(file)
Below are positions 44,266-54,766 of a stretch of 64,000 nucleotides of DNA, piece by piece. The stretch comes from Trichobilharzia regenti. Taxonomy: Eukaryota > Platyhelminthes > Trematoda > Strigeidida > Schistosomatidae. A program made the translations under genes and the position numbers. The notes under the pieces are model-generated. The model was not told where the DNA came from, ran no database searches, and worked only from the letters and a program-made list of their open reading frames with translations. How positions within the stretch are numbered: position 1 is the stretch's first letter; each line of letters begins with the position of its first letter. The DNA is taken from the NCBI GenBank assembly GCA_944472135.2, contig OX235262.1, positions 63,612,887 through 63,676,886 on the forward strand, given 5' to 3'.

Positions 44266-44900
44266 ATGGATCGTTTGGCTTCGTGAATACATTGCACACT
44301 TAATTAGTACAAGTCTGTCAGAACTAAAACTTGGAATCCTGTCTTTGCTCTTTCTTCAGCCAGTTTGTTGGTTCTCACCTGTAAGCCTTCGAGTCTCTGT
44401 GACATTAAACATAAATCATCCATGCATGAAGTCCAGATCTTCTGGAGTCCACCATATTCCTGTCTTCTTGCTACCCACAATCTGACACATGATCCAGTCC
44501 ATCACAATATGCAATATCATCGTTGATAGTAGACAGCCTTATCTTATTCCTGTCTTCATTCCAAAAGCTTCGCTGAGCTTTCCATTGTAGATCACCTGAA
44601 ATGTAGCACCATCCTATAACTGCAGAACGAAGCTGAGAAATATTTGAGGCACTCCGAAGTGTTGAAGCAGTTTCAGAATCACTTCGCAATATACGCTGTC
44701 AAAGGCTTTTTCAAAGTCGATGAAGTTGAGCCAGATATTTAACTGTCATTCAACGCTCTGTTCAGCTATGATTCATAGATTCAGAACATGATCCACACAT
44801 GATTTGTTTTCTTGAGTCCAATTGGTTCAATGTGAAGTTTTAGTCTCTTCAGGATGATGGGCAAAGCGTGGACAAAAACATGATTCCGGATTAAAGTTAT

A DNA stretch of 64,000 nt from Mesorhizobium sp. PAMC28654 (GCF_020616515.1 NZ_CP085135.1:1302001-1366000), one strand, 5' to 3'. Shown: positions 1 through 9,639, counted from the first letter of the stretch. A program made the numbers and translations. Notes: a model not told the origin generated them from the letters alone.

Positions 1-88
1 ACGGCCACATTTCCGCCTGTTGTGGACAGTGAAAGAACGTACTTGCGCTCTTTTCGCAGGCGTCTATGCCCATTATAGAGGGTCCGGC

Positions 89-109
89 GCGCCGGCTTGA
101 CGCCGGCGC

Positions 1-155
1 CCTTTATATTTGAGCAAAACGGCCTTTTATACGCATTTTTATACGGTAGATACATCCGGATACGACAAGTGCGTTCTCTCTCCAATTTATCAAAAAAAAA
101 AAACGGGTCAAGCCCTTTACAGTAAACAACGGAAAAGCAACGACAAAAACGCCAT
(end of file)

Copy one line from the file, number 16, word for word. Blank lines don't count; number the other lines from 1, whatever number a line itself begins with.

Positions 1-155